Frequency-Dependent Squeezed Vacuum Source for Broadband Quantum Noise Reduction in Advanced Gravitational-Wave Detectors

authored by
Yuhang Zhao, Naoki Aritomi, Eleonora Capocasa, Matteo Leonardi, Marc Eisenmann, Yuefan Guo, Eleonora Polini, Akihiro Tomura, Koji Arai, Yoichi Aso, Yao Chin Huang, Ray Kuang Lee, Harald Lück, Osamu Miyakawa, Pierre Prat, Ayaka Shoda, Matteo Tacca, Ryutaro Takahashi, Henning Vahlbruch, Marco Vardaro, Chien Ming Wu, Matteo Barsuglia, Raffaele Flaminio

The astrophysical reach of current and future ground-based gravitational-wave detectors is mostly limited by quantum noise, induced by vacuum fluctuations entering the detector output port. The replacement of this ordinary vacuum field with a squeezed vacuum field has proven to be an effective strategy to mitigate such quantum noise and it is currently used in advanced detectors. However, current squeezing cannot improve the noise across the whole spectrum because of the Heisenberg uncertainty principle: when shot noise at high frequencies is reduced, radiation pressure at low frequencies is increased. A broadband quantum noise reduction is possible by using a more complex squeezing source, obtained by reflecting the squeezed vacuum off a Fabry-Perot cavity, known as filter cavity. Here we report the first demonstration of a frequency-dependent squeezed vacuum source able to reduce quantum noise of advanced gravitational-wave detectors in their whole observation bandwidth. The experiment uses a suspended 300-m-long filter cavity, similar to the one planned for KAGRA, Advanced Virgo, and Advanced LIGO, and capable of inducing a rotation of the squeezing ellipse below 100 Hz.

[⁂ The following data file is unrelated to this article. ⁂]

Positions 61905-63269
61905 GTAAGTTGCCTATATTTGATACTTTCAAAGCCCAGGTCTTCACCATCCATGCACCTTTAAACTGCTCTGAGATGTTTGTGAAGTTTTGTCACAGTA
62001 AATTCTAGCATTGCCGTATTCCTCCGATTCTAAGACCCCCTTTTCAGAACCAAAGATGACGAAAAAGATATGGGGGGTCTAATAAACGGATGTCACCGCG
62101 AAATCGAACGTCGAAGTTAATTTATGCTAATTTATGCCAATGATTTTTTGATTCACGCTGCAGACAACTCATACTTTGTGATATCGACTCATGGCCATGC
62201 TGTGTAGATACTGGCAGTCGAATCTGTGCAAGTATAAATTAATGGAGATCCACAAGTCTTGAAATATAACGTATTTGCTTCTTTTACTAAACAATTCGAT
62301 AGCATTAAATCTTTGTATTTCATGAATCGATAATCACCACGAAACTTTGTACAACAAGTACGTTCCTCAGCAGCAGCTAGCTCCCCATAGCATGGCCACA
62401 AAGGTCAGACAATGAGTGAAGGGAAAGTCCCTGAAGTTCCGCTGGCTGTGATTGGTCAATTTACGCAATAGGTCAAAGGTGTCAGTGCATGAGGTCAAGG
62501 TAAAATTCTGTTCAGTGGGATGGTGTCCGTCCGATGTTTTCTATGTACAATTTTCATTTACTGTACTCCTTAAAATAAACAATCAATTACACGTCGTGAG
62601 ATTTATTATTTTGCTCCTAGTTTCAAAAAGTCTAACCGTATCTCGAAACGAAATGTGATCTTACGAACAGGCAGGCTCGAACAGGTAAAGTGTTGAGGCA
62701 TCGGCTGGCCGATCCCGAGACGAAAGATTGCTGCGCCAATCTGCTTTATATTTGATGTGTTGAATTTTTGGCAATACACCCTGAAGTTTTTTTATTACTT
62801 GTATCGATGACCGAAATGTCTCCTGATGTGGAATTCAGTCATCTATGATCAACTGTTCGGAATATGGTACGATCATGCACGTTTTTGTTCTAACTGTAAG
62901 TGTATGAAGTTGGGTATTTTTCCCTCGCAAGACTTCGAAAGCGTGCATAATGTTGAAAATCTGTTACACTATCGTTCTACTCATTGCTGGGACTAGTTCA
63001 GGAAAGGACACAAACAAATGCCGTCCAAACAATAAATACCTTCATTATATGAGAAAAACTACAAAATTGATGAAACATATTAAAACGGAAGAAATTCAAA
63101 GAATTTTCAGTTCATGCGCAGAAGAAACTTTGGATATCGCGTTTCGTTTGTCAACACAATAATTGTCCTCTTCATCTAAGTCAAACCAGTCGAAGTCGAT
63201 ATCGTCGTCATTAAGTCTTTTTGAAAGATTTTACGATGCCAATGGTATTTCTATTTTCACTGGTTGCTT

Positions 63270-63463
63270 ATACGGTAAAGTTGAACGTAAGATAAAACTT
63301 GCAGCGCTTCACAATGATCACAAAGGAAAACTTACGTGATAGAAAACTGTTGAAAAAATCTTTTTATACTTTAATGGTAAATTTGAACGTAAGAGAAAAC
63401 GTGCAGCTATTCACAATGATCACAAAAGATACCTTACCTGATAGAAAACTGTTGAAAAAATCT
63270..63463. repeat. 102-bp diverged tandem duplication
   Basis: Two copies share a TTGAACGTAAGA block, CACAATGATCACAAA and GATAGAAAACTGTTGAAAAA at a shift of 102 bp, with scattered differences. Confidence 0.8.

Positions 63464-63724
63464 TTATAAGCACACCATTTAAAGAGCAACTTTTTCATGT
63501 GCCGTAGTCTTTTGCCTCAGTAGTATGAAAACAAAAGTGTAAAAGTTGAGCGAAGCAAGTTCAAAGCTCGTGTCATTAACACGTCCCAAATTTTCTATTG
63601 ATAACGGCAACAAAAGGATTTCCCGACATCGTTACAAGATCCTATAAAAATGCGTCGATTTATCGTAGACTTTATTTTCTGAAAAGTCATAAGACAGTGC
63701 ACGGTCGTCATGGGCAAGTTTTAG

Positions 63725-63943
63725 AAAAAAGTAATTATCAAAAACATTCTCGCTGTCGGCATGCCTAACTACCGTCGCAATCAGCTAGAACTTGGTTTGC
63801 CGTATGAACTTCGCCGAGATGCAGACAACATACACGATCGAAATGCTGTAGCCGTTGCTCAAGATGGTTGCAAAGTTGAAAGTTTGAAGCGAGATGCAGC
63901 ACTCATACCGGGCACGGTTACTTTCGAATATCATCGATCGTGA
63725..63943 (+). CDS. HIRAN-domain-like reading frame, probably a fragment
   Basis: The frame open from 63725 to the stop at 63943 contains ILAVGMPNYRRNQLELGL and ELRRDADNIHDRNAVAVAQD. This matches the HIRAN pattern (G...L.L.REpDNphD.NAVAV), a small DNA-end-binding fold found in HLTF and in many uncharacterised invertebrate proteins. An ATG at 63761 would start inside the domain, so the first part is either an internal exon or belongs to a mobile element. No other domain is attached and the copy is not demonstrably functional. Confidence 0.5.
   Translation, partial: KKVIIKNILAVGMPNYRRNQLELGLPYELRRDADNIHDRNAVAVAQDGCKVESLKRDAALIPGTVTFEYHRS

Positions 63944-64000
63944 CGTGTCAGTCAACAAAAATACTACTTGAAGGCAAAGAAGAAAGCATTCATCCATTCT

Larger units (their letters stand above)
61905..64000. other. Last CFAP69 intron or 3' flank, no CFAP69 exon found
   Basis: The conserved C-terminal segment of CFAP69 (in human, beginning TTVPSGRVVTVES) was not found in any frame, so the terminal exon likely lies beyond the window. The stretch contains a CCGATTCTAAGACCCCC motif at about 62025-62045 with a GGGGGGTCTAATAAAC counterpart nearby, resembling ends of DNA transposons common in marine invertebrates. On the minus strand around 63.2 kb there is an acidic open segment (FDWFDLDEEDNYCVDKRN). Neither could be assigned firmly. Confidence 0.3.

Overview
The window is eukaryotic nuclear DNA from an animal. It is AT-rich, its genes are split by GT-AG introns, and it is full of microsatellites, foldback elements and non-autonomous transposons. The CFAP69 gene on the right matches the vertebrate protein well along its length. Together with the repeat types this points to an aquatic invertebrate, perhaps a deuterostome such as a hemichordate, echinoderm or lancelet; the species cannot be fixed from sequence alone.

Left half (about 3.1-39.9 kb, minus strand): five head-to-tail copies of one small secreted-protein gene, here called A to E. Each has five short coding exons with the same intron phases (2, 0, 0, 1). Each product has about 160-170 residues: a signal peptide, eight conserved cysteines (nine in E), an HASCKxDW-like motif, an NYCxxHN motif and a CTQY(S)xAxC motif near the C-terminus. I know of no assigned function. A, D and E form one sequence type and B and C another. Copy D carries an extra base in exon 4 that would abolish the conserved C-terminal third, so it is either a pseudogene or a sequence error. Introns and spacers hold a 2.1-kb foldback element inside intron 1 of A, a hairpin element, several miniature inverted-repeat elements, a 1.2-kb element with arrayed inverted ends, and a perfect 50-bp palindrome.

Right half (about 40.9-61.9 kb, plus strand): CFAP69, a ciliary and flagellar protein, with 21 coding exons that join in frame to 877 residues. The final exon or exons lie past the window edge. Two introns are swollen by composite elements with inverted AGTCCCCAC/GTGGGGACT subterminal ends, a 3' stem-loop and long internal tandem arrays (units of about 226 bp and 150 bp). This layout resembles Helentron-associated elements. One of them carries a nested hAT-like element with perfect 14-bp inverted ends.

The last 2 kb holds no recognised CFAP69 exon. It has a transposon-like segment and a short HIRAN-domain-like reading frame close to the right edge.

Institute of Gravitation Physics
External Organisation(s)
National Astronomical Observatory of Japan (NAOJ)
Graduate University for Advanced Studies
University of Tokyo
Universite de Savoie
National Institute for Subatomic Physics (Nikhef)
University of Electro-Communications
California Institute of Caltech (Caltech)
National Tsing Hua University
Max Planck Institute for Gravitational Physics (Albert Einstein Institute)
Observatoire de Paris (OBSPARIS)
University of Amsterdam
University of Padova
Physical review letters
Publication date
Publication status
Peer reviewed
ASJC Scopus subject areas
Physics and Astronomy(all)
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